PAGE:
The Empress Dowager Cixi controlled the Qing dynasty for nearly half a century. Despite her long rule, she’s often portrayed as greedy, corrupt and even referred to as the “She Dragon.” While many records describe Cixi as a woman pursuant of power, a usurper and vicious, other recent historical works paint the empress in a different light. For example, Jung Chang credits Cixi with opening China’s doors to the west and for implementing progressive reforms, such as outlawing the painful and crippling tradition of binding Chinese women’s feet.
Empress Dowager Cixi was born on Nov. 29, 1835 and bore the name Yehenara. She had an overall normal childhood, though her family was from the ruling Manchu minority. At the age of 14, Cixi was nominated as a candidate-concubine and two years later she was honored when she was selected to be in one of Emperor Xianfeng’s harems.
Even though she started in as one of the low-ranking concubines, she became one of the emperor’s frequent requests. However, in 1856, Cixi rose in rank. In this year, Cixi bore the emperor’s only son, Tongzhi, which solidified her value to the emperor and landed her the title, “Cixi” (formerly spelled as “Tzu Hsi”), which means: empress of the western palace.
Emperor Xianfeng died in 1861 when Tongzhi, his son with Cixi and heir to the palace, was only five-years old. At this time, Cixi became the “empress dowager,” and a regency ruler along with Ci’an, Xianfeng’s other former senior consort.
Cixi’s Rule and Revitalization
During Cixi’s rule, along with the leadership and guidance of Gong Qinwang (Prince Gong), the deceased emperor’s brother, China entered into a period of revitalization. Conflicts such the Taiping Rebellion and the Nian Rebellion were put down. “Schools were created for the study of foreign languages, a modern customs service was instituted, Western-style arsenals were constructed, and the first Chinese foreign service office was installed. Internally, an effort was made to end governmental corruption and to recruit men of talent,” according to the Encyclopedia Britannica.
Cixi and Scandal
In 1873, Cixi’s son, Tongzhi, reached an age old enough to rule and so the regency was terminated. Only three years later, Tongzhi died. Tongzhi had not yet made an heir; however Alute, who was among his highest-ranking concubines, was pregnant. During the debate of succession, Alute died. Many historians are quizzical about the timing of this incident. The New York Times even wrote that the situation “aroused general suspicion” after the Qing Court announced that Alute’s death was a “suicide” in 1875.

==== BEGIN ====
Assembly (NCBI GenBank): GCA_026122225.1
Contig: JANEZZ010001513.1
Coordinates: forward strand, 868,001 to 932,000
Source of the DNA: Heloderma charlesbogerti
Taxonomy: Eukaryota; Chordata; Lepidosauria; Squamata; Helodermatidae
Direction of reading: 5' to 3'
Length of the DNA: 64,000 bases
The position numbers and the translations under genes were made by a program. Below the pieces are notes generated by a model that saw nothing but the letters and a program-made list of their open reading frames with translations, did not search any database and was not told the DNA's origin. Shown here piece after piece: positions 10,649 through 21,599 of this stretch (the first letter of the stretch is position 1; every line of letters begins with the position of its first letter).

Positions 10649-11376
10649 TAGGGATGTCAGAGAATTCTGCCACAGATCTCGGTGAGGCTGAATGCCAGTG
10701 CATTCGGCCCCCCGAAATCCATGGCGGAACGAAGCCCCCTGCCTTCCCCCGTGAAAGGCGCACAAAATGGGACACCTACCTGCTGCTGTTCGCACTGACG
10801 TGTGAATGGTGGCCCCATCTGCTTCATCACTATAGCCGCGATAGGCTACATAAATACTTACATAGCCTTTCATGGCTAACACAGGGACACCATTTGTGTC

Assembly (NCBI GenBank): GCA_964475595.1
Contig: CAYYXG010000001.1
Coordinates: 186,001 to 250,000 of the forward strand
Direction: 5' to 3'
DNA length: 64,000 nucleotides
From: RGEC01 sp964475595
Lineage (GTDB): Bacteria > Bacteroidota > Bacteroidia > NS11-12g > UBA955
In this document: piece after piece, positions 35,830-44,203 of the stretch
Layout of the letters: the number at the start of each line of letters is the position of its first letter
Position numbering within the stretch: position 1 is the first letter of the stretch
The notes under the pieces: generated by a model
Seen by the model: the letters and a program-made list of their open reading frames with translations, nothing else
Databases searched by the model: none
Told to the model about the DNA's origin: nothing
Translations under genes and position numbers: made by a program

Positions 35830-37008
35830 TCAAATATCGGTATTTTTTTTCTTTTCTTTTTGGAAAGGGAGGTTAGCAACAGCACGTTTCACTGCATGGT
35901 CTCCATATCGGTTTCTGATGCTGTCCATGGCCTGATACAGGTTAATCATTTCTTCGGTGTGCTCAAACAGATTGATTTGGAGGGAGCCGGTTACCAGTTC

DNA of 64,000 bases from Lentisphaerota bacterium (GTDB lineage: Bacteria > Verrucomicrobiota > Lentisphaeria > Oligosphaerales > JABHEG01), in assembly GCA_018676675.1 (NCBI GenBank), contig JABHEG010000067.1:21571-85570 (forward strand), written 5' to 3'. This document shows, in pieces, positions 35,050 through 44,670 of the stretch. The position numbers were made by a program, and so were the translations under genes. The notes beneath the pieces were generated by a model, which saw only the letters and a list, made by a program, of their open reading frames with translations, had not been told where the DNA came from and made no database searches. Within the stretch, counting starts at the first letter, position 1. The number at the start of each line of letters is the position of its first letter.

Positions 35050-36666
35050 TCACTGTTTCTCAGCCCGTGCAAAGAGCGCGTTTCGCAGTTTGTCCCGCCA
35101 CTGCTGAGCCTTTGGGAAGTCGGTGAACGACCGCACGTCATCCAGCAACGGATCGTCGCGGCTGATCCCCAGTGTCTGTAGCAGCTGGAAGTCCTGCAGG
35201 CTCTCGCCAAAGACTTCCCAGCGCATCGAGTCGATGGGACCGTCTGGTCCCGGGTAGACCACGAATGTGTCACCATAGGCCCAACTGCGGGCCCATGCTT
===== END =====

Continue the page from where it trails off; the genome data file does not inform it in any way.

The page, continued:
The emperor’s succession fell to Cixi’s three-year-old nephew, Guangxu, whom she adopted. Cixi and Ci’an again took over the regency until 1881, which is when Ci’an suddenly died, making Cixi the lone ruler of this office and in a position of much power. However, in 1889, Cixi released her control to Guangxu, and said she would retire to a palace she rebuilt in Beijing.
The youthful emperor Guangxu attempted to renovate and modernize China’s government after Chinese forces were defeated in the Sino-Japanese War in 1894-95; however, conservatives staged a military coup and placed Cixi back atop the regency as well as reversed the reforms made. Hope for peaceful change dwindled.
Furthermore, Cixi supported the Boxer Rebellion, which consequently ended in approximately 100 foreigners killed. Following this, Cixi was forced to accept “humiliating peace terms” and flee from her home in Beijing in 1900. She returned two years later and attempted some of the reforms Guangxu had attempted before the turn of the century.
However, suspicion and scandal returned to Cixi. In fact, the death of Guangxu was announced the day before Cixi’s death, and in 2008, a report confirmed what had been suspected for a century: the emperor had been purposefully poisoned. Though it’s unclear who the culprit was in this poisoning, many point to Cixi.
Change and Chance
Though Cixi’s reputation remains critiqued and soiled with scandal, some historians point to Cixi as a constant encourager of change and reform. Chang writes about Cixi’s advocacy of policies that learned from the west. In 1902, Cixi outlawed the painful and crippling process of footbinding, which was a centuries old tradition that often left women open to infection and disease. According to the History Channel, “Recognizing the way in which foot binding constricted a woman's freedom, independence, and power, which she enjoyed in spades, Cixi banned the practice on 1 February 1902.” Though the practice was reinstated just 10 years later, after her death, the Republic of China reinstated Cixi’s ban after the fall of the Qing dynasty.
Cixi’s legacy is entangled with reputational reports that may or may not be true. “History can be a slippery substance, particularly when it comes to personalities. A century after the death of China's last and most famous empress, Cixi, the story of her life and reign remains veiled by varying versions of the truth,” wrote Amanda Fiegl in the Smithsonian.
What we do know is Cixi was a very powerful woman in China during a period of change, conflict and reform for nearly half a century.
- Lisa Zimmermann